Connect with us

Inverting RS232 Signal?

Discussion in 'General Electronics Discussion' started by jeff77789, Mar 22, 2013.

Scroll to continue with content
  1. jeff77789


    Feb 23, 2013
    I have a Maxbotix MB1030 ultrasonic sensor, in which it gives out a "Tx" digital signal which is:

    When the *BW is open or held low, the TX output delivers
    asynchronous serial with an RS232 format, except voltages are 0-Vcc.
    The output is an ASCII capital “R”, followed by three ASCII character
    digits representing the range in inches up to a maximum of 255,
    followed by a carriage return (ASCII 13). The baud rate is 9600, 8
    bits, no parity, with one stop bit. Although the voltage of 0-Vcc is
    outside the RS232 standard, most RS232 devices have sufficient
    margin to read 0-Vcc serial data. If standard voltage level RS232 is
    desired, invert, and connect an RS232 converter such as a MAX232.
    When BW pin is held high the TX output sends a single pulse, suitable
    for low noise chaining. (no serial data).

    it mentions that the signal is inverted and you can use something such as a MAX232 to invert the signal...first of all i don't even know where to get one of those converters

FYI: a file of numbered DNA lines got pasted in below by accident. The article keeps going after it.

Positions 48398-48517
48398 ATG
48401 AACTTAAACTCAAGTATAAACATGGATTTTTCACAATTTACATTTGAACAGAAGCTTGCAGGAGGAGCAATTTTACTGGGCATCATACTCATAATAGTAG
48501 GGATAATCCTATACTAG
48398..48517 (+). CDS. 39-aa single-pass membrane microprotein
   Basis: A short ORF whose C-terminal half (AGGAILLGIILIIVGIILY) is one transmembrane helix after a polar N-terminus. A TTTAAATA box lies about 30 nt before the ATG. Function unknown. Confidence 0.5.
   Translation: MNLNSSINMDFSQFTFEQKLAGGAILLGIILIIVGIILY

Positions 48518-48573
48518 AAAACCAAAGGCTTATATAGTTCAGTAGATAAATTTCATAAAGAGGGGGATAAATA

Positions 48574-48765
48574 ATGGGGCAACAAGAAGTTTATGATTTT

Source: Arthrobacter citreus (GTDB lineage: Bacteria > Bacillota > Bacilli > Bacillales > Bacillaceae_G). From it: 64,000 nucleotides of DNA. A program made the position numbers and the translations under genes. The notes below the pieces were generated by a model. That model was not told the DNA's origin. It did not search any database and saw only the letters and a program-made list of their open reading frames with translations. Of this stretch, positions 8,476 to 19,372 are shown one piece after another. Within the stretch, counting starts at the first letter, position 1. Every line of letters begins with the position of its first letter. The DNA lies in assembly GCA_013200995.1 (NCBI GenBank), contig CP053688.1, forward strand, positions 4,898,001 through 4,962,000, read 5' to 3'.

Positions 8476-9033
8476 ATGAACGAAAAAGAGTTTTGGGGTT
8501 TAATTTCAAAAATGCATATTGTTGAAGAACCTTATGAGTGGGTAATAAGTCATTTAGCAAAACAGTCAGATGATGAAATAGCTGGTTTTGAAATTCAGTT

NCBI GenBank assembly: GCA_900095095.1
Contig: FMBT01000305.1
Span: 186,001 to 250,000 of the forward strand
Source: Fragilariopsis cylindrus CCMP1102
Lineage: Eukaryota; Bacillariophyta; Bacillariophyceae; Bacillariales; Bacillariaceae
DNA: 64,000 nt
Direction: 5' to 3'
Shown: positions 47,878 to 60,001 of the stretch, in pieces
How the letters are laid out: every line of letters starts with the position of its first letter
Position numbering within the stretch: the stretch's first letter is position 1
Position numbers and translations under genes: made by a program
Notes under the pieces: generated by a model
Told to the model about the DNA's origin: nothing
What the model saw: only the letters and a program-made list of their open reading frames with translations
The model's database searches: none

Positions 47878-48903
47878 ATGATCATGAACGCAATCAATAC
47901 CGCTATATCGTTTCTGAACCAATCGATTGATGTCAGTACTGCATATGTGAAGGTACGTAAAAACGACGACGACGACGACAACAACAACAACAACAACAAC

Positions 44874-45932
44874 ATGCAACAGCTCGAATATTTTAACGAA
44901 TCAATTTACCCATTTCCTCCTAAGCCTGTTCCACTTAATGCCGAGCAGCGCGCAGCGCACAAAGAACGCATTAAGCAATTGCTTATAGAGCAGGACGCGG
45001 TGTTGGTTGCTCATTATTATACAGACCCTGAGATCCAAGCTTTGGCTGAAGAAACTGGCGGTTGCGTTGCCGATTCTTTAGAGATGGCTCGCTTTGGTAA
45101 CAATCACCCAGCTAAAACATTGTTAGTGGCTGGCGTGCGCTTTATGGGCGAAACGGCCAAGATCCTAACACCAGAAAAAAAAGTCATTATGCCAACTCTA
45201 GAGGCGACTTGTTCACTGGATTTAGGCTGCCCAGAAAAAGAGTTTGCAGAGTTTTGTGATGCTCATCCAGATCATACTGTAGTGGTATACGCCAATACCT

if i wanted my arduino to read this signal, what can i do to invert the RS232 signal?
  2. BobK


    Jan 5, 2010
    I am non sure about Arduino (AVR), but on PIC you can set up the serial I/O peripheral for inverted input. Read the datasheet, it might be able to handle it as is.

  3. Harald Kapp

    Harald Kapp Moderator Moderator

    Nov 17, 2011
    To connect the signal directly to a microcontroller do not use an RS232 converter unless the contrroller board has a true RS232 interface. I guess s the arduino has a TTL level serial interface (not sure about that, read the arduino`s documentation). If so, the RS232 level will damage the arduino.
    As for inverting the signal, a simple transistor inverter (Google) wil suffice at the typical speed of a UART port.
  4. jeff77789


    Feb 23, 2013
    so basically it is an inverted ttl signal?
  5. Harald Kapp

    Harald Kapp Moderator Moderator

    Nov 17, 2011
    Most probably you don't need an inverter at all. If they state that a MAX232 is suitable, then the TTL signal should already have the correct polarity.
Ask a Question
Want to reply to this thread or ask your own question?
You'll need to choose a username for the site, which only take a couple of moments (here). After that, you can post your question and our members will help you out.
Electronics Point Logo
Continue to site
Quote of the day